The Inner Child reading weekend was a huge success here chez dovegreyreader and I'm now going to schedule it in as a regular slot, first weekend each month if anyone wants to join me. So many books from my childhood that I've wanted to re-read but never quite manage to slip them in amongst everything else, so it's clear I need to create some dedicated time. Of course you don't have to read the books that I do so why not choose one of your own if you want to, and then I'll let you join my Inner Child Gang, there'll probably be a badge and a secret sign and a special password too.
I put aside all my seriously grown-up reading on the Friday, made my four-book selection as if standing in the library on a Saturday morning in the early 1960s and suddenly had that strange buzz of a excitement that I used to have looking at a pile of new unread library books. I was very strict about it and n'er a grown-up book did I open for the whole weekend.
I have no idea how old I was when I first read Emil and the Detectives by Erich Kastner but I suspect I read most of the books I'm revisiting at the moment between the ages of about six and eleven, so 1959 to 1965 or so.
When did I suddenly feel too old to read Malcolm Saville?
Reading again, with the eyes of an adult and trying to refract back to those eyes of a child, has been pure pleasure and I have gleaned a real sense of just why I loved these books so much.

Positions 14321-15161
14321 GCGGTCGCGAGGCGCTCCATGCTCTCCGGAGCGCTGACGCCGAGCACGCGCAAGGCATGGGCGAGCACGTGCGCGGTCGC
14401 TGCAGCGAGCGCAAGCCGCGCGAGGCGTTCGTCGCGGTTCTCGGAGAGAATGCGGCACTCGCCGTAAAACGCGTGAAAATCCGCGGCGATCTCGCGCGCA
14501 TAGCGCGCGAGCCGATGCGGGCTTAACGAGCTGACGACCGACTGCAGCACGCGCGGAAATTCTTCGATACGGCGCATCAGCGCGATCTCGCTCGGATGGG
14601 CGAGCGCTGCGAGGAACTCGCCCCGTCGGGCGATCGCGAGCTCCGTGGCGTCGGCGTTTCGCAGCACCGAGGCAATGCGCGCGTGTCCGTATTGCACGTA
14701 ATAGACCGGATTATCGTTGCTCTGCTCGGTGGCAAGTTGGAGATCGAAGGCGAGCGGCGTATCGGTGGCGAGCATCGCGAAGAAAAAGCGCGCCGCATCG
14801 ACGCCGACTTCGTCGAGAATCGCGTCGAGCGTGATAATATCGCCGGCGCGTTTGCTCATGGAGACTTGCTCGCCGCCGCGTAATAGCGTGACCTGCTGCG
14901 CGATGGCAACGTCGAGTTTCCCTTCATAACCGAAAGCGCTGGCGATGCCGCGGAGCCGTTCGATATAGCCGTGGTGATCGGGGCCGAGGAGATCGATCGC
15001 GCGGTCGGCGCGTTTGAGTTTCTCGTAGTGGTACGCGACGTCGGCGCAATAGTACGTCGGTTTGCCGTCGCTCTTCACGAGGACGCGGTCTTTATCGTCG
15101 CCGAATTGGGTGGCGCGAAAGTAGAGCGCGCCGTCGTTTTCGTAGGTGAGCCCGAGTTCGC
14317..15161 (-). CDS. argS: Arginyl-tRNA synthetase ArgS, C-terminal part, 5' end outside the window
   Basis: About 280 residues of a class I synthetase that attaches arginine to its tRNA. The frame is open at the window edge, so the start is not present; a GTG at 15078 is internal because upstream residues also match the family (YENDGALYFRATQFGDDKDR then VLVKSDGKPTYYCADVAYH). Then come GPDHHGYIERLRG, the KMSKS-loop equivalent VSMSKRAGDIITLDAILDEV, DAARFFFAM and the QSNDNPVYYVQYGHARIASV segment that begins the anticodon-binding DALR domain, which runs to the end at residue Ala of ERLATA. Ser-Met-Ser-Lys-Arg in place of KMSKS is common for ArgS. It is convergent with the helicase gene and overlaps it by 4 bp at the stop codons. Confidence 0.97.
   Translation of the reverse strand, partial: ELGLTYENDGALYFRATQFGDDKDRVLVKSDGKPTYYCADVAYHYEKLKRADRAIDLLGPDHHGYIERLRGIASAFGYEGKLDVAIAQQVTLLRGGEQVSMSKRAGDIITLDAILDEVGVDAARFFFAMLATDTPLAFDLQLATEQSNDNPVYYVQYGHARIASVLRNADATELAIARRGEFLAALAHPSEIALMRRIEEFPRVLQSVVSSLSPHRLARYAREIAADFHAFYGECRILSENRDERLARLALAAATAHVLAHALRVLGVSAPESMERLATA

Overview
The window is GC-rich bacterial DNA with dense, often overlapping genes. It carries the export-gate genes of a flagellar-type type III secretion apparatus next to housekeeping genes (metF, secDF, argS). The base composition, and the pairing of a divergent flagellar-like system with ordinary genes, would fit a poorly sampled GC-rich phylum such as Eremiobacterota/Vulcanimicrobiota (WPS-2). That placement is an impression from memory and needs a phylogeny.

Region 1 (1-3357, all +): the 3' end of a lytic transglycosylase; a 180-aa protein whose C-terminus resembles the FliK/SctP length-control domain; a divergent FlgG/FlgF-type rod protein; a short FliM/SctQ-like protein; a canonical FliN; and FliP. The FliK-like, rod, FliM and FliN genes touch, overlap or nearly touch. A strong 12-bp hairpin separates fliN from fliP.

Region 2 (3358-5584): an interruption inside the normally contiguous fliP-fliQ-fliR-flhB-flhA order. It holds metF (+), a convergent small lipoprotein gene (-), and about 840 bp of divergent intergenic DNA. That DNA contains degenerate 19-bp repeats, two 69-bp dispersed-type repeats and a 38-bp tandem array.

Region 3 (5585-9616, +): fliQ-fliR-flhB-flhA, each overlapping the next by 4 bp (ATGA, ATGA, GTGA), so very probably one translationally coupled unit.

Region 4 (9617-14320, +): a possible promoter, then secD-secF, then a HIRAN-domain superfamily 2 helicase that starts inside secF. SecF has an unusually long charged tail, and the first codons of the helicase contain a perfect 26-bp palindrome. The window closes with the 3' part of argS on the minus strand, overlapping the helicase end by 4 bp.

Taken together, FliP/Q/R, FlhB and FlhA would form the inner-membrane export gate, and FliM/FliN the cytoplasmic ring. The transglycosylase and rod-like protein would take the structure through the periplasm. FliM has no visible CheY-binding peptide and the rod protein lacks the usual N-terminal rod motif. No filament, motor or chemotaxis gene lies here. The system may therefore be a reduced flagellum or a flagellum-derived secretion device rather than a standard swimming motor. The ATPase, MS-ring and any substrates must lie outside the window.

In my mind's eye I could see the actual cover of the copy I'd read as a child and I'm sure it was this one.
Emil and his widowed hairdresser mother live in Neustadt and it is whilst travelling alone by train for a week's stay with his grandmother in Berlin that Emil's adventure begins, and I say no more about that beyond telling anyone who has never read it, or has and has forgotten, there is a thief to be brought to book and as Erich Kastner established for countless future writers of children's fiction, children make the very best detectives.
The book was first published in Germany in 1929 and here in the UK in 1931 and that makes a good deal of the action all the more surprising as Erich Kastner invests his children with untold freedoms to be everything that children are exceptionally good at given the opportunity. Given a sort of well-organised democracy of their own children thrive in the hands of Erich Kastner.
Immediately assimilated into his Berlin 'gang' with no questions asked beyond the prospect of a jolly good adventure and in the rough world of a busy city, Emil rapidly belongs as if he's known them all forever and every enviable childlike quality emerges. Spontaneity, self-organisation, sharing, pooling resources, making sacrifices for the good of the others, complete loyalty and commitment to each other and the cause, self-discipline, a touch of well-placed rebellion. Worrisome parents are sidelined and just don't feature as this esprit de corps carries the boys along with the addition a token girl in the shape of Emil's cousin Pony Hutchen, (who at least has the advantage of the brand new bicycle) on the trail of the thief and wonderfully imaginative innovations abound.
All that would have passed me by as a child for sure and I'd have been reading this for the complete adventure that it is, but I couldn't put it down this time round either.